Lesley started chemotherapy within five days to fit in before a pre-booked family holiday to France. “The first course of chemo was the worst; I was dizzy, I could hardly stand and I lost a lot of weight,” she recalls. “My biggest concern was losing my hair. I never shaved it off because I always hoped I’d be the one person that kept it. I remember stopping at a petrol station on the way home from France, looking in the mirror and realising I only had a tenth of my hair left. It looked horrendous.”
Lesley endured six courses of chemotherapy, then in December 2015, underwent a double mastectomy and reconstruction, adamant she wanted both breasts removed to reduce the risk of getting cancer in the other breast. “It felt such a relief when they were gone,” she says. During the surgery, some of her lymph nodes were removed and revealed traces of cancer cells, so the remaining nodes on her right side were taken out. Now at increased risk of lymphedema, Lesley has to be careful not to overuse that side. “No painting ceilings now!” she quips.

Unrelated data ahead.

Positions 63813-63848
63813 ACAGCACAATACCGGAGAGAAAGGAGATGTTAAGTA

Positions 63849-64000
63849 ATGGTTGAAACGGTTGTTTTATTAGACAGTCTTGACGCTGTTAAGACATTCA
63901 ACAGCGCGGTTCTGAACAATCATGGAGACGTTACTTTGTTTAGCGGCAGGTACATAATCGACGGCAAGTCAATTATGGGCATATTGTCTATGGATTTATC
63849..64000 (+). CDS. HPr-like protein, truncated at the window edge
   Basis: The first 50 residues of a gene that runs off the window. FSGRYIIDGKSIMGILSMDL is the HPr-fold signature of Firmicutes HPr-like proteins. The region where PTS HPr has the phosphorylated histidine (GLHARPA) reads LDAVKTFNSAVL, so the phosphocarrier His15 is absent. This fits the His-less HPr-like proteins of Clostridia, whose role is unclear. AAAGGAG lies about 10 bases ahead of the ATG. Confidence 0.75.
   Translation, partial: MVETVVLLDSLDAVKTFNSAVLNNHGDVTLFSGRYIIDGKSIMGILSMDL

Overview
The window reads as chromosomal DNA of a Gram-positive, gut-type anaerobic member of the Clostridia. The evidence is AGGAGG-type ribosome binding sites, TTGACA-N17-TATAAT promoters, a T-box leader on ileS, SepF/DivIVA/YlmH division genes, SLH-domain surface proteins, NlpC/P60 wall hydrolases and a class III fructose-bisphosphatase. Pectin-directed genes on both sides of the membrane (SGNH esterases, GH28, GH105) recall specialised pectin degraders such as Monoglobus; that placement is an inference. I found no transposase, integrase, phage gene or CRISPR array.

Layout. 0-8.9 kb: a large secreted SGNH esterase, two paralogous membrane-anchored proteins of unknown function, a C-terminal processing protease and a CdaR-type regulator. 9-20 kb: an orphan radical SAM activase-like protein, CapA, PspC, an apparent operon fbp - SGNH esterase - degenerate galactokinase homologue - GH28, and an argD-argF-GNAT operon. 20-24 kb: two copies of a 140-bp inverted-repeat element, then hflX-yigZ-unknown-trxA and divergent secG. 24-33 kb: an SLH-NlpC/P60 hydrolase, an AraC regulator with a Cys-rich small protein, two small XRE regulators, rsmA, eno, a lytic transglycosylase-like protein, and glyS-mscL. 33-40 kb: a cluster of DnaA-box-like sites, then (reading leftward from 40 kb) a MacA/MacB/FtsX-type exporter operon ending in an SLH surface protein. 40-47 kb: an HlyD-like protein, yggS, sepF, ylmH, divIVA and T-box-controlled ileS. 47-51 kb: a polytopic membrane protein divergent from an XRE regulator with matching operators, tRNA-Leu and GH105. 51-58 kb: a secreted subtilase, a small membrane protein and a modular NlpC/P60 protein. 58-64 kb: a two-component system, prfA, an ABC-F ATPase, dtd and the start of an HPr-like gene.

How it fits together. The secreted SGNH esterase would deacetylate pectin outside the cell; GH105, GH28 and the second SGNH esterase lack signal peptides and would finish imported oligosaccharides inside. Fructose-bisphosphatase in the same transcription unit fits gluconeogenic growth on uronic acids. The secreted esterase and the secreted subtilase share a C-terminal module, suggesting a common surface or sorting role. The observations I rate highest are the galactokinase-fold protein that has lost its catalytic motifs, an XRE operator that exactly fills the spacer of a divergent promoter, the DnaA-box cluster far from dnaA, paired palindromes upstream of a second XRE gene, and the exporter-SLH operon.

As Lesley’s type of aggressive breast cancer was HER2 positive, she was given targeted therapy of Herceptin, Tamoxifen and Zoladex, the latter putting her into a chemical menopause, bringing on a myriad of symptoms. “It was like the worst PMT you’ve ever imagined,” says Lesley, incredulously. “I remember I went shopping one day, and I can only carry one bag at a time, so I did a big shop, got it all into the car, carried it in, one by one, into the house, then sat and sobbed for two hours.”
Further surgery has followed to remove Lesley’s ovaries and tubes, following a blood clot caused by the cocktail of drugs she has to take, which have also brought on osteoporosis.